A lot happens in a mere 70 pages. I commented in a previous review that a novella-length book had the scope of a novel, and I would say the same thing about this one. That’s not to say I think it should have been developed into a full-blown novel. Although I wouldn’t mind a bit more backstory in regard to Quique’s development as a photographer (pun intended), I don’t think I’m asking for more than a five or six more pages at most to bring it off nicely. Otherwise, I think it’s good as is.
A number of life-as-an-artist-related themes run through the story, including a hard look at the dichotomy between art and the fact that it has to be treated as a product if the artist is to make a living at it. The artist has to find his place in the world and make peace with it if he’s to function.
Cartwright finds a nice spot for Quique in the “art vs. commercial product” continuum. In fact, I would say it’s an ideal spot. We see that he clearly has artistic sensibilities and intentions. Yet—by contrast—he doesn’t descend into the self-important, head-in-the-clouds attitude we saw, for example, so wonderfully portrayed in Barton Fink (a portrayal that worked very well in the film, but which would be disastrous in this story). Quique has a realistic and fairly sensible view of his situation.
The book is full of “bizarro elements,” yet it doesn’t have the feel of a full-blown bizarre book. The opening scene takes place on a golf course laid out on the backs of a series of enormous turtles out at sea. Subsequently, Quique is seen at a photo shoot discovering that his model is, in fact, not a human but a water nymph. And there’s more. Yet, as important as the weird elements are in regard to giving context to the issues Quique faces and to creating the dreamlike atmosphere that contributes to the book’s distinctive feel, they seem to remain in the background. I get the sense that one could “deconstruct” the story and with only very minor retooling, build a new version without anything bizarro going on. The new version would, admittedly, have a wholly different look and feel, but could very well make equivalent statements about art. And so, despite the assortment of otherworldly characters, this is very much a book about the real world.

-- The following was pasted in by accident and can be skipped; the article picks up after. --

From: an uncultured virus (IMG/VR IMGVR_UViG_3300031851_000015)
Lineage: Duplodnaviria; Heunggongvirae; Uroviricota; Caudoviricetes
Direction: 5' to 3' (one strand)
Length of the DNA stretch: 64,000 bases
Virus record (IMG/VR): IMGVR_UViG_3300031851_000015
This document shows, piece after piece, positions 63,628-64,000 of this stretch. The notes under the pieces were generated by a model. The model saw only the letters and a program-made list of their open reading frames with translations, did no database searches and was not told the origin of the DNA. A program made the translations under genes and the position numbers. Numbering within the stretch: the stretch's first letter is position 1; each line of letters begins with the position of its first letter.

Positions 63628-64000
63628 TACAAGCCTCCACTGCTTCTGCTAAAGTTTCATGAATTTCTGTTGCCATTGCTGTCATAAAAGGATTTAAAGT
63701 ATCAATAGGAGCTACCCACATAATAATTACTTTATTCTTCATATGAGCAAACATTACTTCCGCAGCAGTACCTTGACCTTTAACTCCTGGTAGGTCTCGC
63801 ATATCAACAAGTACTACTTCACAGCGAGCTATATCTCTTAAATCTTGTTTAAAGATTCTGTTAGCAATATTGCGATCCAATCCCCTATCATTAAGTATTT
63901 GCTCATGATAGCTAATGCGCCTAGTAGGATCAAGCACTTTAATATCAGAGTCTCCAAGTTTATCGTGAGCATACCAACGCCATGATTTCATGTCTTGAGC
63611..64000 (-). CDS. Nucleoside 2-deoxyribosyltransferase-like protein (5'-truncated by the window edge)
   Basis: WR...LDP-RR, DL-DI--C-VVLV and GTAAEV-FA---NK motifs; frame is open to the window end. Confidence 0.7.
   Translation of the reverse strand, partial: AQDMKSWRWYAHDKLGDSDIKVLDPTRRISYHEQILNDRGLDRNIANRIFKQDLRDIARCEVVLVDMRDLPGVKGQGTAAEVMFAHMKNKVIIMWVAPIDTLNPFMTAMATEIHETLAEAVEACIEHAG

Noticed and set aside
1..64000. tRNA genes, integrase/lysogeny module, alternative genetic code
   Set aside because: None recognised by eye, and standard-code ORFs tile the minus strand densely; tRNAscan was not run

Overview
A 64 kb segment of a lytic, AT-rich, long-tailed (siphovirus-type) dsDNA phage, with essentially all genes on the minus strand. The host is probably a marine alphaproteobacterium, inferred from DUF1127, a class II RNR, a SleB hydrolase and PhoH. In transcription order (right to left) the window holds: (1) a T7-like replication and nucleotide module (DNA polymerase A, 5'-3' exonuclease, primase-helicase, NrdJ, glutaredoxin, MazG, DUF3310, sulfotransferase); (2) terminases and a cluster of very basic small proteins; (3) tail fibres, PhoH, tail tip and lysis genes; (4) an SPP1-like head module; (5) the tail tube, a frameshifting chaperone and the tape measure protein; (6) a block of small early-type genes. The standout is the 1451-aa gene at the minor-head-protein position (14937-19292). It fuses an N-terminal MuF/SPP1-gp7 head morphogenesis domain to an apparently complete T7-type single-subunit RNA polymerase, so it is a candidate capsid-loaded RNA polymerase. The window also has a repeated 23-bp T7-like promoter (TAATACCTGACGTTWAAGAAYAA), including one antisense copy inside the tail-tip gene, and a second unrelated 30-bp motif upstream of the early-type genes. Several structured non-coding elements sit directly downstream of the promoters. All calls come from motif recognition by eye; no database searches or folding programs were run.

This is a book that’s best read at least twice. The second time, you’ll have a different perspective on events, knowing how everything ties together and where the story is going. In fact, read it more than twice. As noted earlier, there’s a lot going on, and I’m inclined to believe it’ll reward as many readings as you want to give it.
In this new installment of Meta Crossover Reality Conversations, Maxwell from Open Stage interviews the Neuralgia Sisters from Goliath. I’ve been looking forward to this for quite a long time—too long, in fact. It would seem that Maxwell had a great deal of trouble pinning the ladies down to a specific time for their discussion.
“They kept making all sorts of unreasonable demands,” he wrote me in an email. “They wanted Narcissio Calvani gowns, a stretch limousine to take them to and from the interview, a camera crew to film it, and a quart of milk from the gas station down at the corner. Needless to say, I’m not going to run around on shopping trips for people.” Nor did I expect him to.
I got on the phone, and it took several calls over the course of a week to make them see the light. They kept asking things like, “What’s in it for us?” and “Do we have to tell the truth?” and all sorts of other things. Finally, I threatened to put them in another novel and make them groupies for a hop-hop polka band touring on the bowling alley circuit. The N sisters are tough, but by golly, they’re not tough enough to endure that.